25. “View money and things not as something you create to fill a lack, but as tools to help you more fully express yourself and realize your potential.” —Sanaya Roman and Duane Packer

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      26. “Acknowledging the good that you already have in your life is the foundation for all abundance.” —Eckhart Tolle

      27. “Be thankful for what you have; you’ll end up having more. If you concentrate on what you don’t have, you will never, ever have enough.” —Oprah Winfrey

      28. “Both abundance and lack exist simultaneously in our lives, as parallel realities. It is always our conscious choice which secret garden we will tend… when we choose to be grateful for the abundance that’s present — love, health, family, friends, work, the joys of nature and personal pursuits that bring us pleasure — the wasteland of lack falls away and we experience heaven on Earth.” —Sarah Ban Breathnach

      29. “Seek not greater wealth, but simpler pleasure; not higher fortune, but deeper felicity.” —Mahatma Gandhi

      30. “Success is not the key to happiness. Happiness is the key to success. If you love what you are doing, you will be successful.” —Herman Cain

      Virgil Finlay

        Image: Thomas Shahan 3 via flickr

        On Attaining Wealth

        31. “It is not in everyone’s power to secure wealth, office, or honors; but everyone may be good, generous, and wise.” —Luc De Clapiers

        32. “Education is the great engine of personal development. It is through education that the daughter of a peasant can become a doctor, that the son of a mineworker can become the head of the mine, that a child of farm workers can become the president of a great nation. It is what we make out of what we have, not what we are given, that separates one person from another.” —Nelson Mandela

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        Nelson Mandela

          Image: redtouchmedia via flickr

          33. “The tragedy of life doesn’t lie in not reaching your goal. The tragedy lies in having no goal to reach.” —Benjamin E. Mayes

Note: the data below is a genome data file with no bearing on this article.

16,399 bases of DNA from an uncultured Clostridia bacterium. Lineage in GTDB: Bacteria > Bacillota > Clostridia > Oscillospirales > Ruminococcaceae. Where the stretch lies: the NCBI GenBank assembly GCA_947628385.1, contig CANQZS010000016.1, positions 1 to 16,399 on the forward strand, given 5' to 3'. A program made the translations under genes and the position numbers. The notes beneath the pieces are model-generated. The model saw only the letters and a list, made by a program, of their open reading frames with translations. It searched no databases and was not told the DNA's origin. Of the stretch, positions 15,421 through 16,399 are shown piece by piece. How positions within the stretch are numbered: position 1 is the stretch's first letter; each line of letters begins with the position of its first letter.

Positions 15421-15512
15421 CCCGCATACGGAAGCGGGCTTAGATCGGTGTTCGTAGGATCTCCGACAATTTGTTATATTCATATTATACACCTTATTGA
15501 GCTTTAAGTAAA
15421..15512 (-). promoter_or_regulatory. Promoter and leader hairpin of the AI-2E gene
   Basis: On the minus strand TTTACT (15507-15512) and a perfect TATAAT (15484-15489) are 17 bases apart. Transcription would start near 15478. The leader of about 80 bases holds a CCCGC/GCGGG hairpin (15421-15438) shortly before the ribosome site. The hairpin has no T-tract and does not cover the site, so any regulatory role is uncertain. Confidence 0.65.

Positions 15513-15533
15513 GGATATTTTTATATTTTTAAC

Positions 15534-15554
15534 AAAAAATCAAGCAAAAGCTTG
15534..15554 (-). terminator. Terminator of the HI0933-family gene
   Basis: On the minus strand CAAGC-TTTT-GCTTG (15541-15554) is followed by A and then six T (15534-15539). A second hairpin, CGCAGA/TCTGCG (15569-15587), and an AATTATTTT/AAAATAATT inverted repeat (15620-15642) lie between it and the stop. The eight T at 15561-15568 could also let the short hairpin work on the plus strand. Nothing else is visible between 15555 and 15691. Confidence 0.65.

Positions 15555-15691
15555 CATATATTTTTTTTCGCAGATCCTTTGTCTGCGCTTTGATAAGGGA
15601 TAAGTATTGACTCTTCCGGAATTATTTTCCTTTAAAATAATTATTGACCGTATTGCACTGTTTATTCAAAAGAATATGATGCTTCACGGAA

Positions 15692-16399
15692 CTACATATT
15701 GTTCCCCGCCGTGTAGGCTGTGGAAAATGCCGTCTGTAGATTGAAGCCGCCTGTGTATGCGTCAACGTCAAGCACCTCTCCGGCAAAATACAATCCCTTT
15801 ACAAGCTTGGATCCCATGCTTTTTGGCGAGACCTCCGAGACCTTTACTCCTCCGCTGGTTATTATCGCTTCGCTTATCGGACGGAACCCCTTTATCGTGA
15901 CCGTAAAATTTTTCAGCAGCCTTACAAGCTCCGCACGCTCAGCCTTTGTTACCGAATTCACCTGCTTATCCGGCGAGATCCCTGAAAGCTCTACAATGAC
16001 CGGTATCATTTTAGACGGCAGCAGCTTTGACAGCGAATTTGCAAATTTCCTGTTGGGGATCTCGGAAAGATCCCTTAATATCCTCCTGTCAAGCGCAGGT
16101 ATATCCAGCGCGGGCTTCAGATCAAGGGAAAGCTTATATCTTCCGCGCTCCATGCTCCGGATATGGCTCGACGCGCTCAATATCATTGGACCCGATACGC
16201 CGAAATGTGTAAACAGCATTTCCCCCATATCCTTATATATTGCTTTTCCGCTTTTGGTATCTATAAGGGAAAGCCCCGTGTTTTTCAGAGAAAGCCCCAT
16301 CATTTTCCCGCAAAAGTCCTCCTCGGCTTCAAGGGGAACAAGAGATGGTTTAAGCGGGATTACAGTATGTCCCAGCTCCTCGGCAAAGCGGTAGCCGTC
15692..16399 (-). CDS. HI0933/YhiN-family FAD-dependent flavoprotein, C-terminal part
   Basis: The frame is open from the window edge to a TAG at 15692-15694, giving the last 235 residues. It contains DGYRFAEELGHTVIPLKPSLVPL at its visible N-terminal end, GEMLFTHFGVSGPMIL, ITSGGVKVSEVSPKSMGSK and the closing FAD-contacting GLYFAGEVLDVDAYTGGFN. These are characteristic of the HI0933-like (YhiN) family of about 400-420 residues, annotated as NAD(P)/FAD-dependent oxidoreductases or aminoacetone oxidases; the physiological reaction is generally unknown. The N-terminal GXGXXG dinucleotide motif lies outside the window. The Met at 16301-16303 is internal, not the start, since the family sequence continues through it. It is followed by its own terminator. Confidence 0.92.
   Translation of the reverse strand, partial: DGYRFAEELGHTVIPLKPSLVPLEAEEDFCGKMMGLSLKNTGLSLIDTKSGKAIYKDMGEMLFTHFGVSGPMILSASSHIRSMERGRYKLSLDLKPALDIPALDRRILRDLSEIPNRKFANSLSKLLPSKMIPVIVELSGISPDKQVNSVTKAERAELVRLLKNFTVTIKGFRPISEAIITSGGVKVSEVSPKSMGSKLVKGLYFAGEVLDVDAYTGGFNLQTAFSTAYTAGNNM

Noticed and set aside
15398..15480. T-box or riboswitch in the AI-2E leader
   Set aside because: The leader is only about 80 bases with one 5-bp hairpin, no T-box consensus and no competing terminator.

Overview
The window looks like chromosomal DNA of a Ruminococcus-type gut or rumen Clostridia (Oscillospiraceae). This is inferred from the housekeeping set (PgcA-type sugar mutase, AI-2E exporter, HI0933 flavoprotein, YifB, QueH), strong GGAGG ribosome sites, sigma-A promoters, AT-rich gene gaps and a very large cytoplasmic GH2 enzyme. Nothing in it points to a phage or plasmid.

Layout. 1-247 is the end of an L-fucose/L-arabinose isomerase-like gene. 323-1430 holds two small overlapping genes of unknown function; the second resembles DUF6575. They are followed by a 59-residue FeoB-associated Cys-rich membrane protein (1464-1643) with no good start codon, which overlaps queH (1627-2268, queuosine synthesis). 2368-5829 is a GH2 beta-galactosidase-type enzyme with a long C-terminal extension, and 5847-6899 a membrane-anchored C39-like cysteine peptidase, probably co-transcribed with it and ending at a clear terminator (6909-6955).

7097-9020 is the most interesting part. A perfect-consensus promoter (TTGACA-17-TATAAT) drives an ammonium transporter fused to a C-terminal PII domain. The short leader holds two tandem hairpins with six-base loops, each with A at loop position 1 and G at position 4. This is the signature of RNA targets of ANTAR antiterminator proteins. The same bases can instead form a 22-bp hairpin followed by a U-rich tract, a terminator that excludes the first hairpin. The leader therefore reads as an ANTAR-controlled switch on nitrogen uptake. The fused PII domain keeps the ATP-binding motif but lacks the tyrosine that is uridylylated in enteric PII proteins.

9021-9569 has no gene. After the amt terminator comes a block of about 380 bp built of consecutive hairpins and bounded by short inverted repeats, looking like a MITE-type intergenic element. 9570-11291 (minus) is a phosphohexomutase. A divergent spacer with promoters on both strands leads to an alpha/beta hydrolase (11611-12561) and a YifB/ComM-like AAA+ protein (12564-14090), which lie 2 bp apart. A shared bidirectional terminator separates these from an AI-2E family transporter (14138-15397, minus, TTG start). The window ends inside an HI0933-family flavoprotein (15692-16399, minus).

34. “One important key to success is self-confidence. An important key to self-confidence is preparation.” —Arthur Ashe

          35. “When we feel stuck, going nowhere – even starting to slip backward – we may actually be backing up to get a running start.” —Dan Millman

          36. “Be ready when opportunity comes…. Luck is when preparation and opportunity meet.” —Roy D. Chapin Jr.

          37. “What is opportunity, and when does it knock? It never knocks. You can wait a whole lifetime, listening, hoping, and you will hear no knocking. None at all. You are opportunity, and you must knock on the door leading to your destiny.” —Maxwell Maltz

          38. “Fortune sides with him who dares.” —Virgil

          39. “No man should receive a dollar unless that dollar has been fairly earned.” —Theodore Roosevelt

          40. “No wealth can ever make a bad man at peace with himself” —Plato

          Featured photo credit: Celestine Chua via flickr.com

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          David K. William

          David is a publisher and entrepreneur who tries to help professionals grow their business and careers, and gives advice for entrepreneurs.

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          Published on November 8, 2018

          How to Answer the Tough Question: What are Your Salary Requirements?

          How to Answer the Tough Question: What are Your Salary Requirements?

          After a few months of hard work and dozens of phone calls later, you finally land a job opportunity.

          But then, you’re asked about your salary requirements and your mind goes blank. So, you offer a lower salary believing this will increase your odds at getting hired.

          Unfortunately, this is the wrong approach.

          Your salary requirements can make or break your odds at getting hired. But only if you’re not prepared.

          Ask for a salary too high with no room for negotiation and your potential employer will not be able to afford you. Aim too low and employers will perceive as you offering low value. The trick is to aim as high as possible while keeping both parties feel happy.

          Of course, you can’t command a high price without bringing value.